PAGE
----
FakeAlert-SecurityToo​l.bt!B60CBC681DB2

This page shows details and results of our analysis on the malware FakeAlert-SecurityTool.bt!B60CBC681DB2

Overview

This is a Trojan detection. Unlike viruses, Trojans do not self-replicate. They are spread manually, often under the premise that they are beneficial or wanted. The most common installation methods involve system or security exploitation, and unsuspecting users manually executing unknown programs. Distribution channels include e-mail, malicious or hacked Web pages, Internet Relay Chat (IRC), peer-to-peer networks, etc.


Minimum DAT

6329 (2011-04-27)

Updated DAT

6329 (2011-04-27)

Minimum Engine

5400.1158

File Length

453120

Description Added

2011-04-28

Description Modified

2011-04-28

Malware Proliferation

Characteristics

This is a Trojan

File PropertiesProperty Values
McAfee DetectionFakeAlert-SecurityTool.bt
Length453120 bytes
MD5b60cbc681db272e6c030849b9eb4ca1f
SHA151a78d3f31f3740159072de5e9e831868ae3ac9c


Other Common Detection Aliases

Company NamesDetection Names
Dr.WebTrojan.Fakealert.20621
MicrosoftRogue:Win32/Winwebsec
SymantecTrojan.Gen
SophosMal/FakeAV-KL

Other brands and names may be claimed as the property of others.


ActivitiesRisk Levels
Attempts to connect to a medium risk domain that may pose a minor security risk.Medium
Enumerates many system files and directories.Low
Enumerates process listLow
Attempts to send data or commands via HTTPLow
Displays systray popupsLow
Adds or modifies Internet Explorer cookiesLow
No digital signature is presentInformational


McAfee ScansScan Detections
McAfee BetaFakeAlert-SecurityTool.bt
McAfee SupportedFakeAlert-SecurityTool.bt



System Changes

Some path values have been replaced with environment variables as the exact location may vary with different configurations.
e.g.
%WINDIR% = \WINDOWS (Windows 9x/ME/XP/Vista/7), \WINNT (Windows NT/2000)
%PROGRAMFILES% = \Program Files


The following files were analyzed:

1493432.malware

The following files have been added to the system:

  • %ALLUSERSPROFILE%\Application Data\pDh24500nLjIk24500\pDh24500nLjIk24500
  • %TEMP%\aFD5F.tmp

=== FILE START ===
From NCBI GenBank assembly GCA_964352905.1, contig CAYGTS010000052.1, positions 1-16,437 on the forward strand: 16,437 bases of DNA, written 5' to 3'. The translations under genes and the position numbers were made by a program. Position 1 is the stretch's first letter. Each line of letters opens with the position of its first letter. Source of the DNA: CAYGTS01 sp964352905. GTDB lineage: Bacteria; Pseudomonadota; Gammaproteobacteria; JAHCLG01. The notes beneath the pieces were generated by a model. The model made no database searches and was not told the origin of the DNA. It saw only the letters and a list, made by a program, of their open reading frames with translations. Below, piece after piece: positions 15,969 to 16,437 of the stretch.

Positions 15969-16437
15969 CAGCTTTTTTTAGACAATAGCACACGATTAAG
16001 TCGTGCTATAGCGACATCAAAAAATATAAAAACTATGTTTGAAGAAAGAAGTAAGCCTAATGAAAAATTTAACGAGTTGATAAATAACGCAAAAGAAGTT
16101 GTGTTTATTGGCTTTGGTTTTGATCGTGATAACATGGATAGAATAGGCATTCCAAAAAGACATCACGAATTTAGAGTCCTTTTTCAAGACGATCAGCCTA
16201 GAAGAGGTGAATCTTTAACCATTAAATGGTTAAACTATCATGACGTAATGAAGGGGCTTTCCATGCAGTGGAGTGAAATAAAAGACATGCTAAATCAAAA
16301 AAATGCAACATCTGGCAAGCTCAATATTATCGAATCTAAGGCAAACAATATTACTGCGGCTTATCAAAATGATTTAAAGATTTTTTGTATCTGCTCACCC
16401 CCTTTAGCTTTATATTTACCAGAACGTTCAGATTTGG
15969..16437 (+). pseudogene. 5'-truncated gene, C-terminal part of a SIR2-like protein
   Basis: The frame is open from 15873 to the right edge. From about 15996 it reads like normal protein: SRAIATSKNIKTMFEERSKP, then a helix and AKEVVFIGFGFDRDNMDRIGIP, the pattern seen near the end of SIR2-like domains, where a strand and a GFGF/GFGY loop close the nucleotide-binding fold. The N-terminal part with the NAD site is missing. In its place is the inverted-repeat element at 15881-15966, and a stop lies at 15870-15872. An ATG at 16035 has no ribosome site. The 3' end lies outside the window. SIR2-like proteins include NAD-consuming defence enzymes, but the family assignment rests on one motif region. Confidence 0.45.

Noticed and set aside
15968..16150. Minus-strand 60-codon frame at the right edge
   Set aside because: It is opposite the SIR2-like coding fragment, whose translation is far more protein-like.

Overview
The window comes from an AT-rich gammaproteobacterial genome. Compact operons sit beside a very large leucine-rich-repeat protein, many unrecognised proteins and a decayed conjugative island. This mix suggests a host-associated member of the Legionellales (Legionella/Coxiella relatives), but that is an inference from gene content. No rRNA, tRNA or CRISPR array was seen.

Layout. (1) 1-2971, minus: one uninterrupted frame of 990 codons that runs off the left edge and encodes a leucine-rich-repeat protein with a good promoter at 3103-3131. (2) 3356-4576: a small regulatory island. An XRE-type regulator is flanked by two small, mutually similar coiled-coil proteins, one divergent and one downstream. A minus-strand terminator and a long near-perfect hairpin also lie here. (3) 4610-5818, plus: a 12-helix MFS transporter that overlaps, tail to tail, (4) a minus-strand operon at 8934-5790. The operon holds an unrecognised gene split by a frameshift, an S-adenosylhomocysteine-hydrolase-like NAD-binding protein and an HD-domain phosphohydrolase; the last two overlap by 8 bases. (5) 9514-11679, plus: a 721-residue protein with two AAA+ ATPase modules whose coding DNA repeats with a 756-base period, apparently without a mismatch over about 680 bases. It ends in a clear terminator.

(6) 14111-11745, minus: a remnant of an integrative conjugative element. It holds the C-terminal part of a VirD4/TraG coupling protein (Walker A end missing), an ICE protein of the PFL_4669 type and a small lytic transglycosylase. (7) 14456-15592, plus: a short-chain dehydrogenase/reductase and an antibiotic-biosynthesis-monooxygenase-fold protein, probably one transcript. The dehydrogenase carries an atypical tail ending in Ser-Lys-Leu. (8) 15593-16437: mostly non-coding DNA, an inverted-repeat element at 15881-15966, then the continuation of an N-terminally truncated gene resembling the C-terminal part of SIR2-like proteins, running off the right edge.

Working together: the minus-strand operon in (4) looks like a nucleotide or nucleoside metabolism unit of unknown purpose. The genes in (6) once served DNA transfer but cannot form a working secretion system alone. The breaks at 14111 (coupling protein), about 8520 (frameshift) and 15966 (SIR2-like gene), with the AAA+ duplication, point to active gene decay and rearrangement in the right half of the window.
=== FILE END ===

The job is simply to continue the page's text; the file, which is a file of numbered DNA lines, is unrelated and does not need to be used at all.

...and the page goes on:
• %ALLUSERSPROFILE%\Application Data\pDh24500nLjIk24500\pDh24500nLjIk24500.exe

The following files were temporarily written to disk then later removed:

  • %TEMP%\1493432

The following registry elements have been created:

  • HKEY_CURRENT_USER\SOFTWARE\MICROSOFT\WINDOWS\CURRENTVERSION\RUNONCE\

The following registry elements have been changed:

  • HKEY_CURRENT_USER\SOFTWARE\MICROSOFT\INTERNET EXPLORER\EXTENSIONS\CMDMAPPING\{92780B25-18CC-41C8-B9BE-3C9C571A8263} = 8193
  • HKEY_CURRENT_USER\SOFTWARE\MICROSOFT\INTERNET EXPLORER\EXTENSIONS\CMDMAPPING\NEXTID = 8194
  • HKEY_CURRENT_USER\SOFTWARE\MICROSOFT\WINDOWS\CURRENTVERSION\RUNONCE\PDH24500NLJIK24500 = %ALLUSERSPROFILE%\Application Data\pDh24500nLjIk24500\pDh24500nLjIk24500.exe

The applications attempted the following network connection(s):

  • hxxp://69.50.208.17/*****
  • [local subnet].1:80
  • hxxp://69.50.196.89/*****
  • 91.193.194.**:80
  • hxxp://91.193.194.43/

Symptoms

This symptoms of this detection are the files, registry, and network communication referenced in the characteristics section.

Method of Infection

Trojans do not self-replicate. They are spread manually, often under the premise that the executable is something beneficial. Distribution channels include IRC, peer-to-peer networks, newsgroup postings, e-mail, etc.

Removal

All Users:

Please use the following instructions for all supported versions of Windows to remove threats and other potential risks:

1.Disable System Restore .

2.Update to current engine and DAT files for detection and removal.

3.Run a complete system scan.

Modifications made to the system Registry and/or INI files for the purposes of hooking system startup, will be successfully removed if cleaning with the recommended engine and DAT combination (or higher).

1. Please go to the Microsoft Recovery Console and restore a clean MBR.

On windows XP:

Insert the Windows XP CD into the CD-ROM drive and restart the computer.
When the "Welcome to Setup" screen appears, press R to start the Recovery Console.
Select the Windows installation that is compromised and provide the administrator password
Issue 'fixmbr' command to restore the Master Boot Record
Follow onscreen instructions
Reset and remove the CD from CD-ROM drive.


On Windows Vista and 7:

Insert the Windows CD into the CD-ROM drive and restart the computer.
Click on "Repair Your Computer"
When the System Recovery Options dialog comes up, choose the Command Prompt.
Issue 'bootrec /fixmbr' command to restore the Master Boot Record
Follow onscreen instructions
Reset and remove the CD from CD-ROM drive.

Variants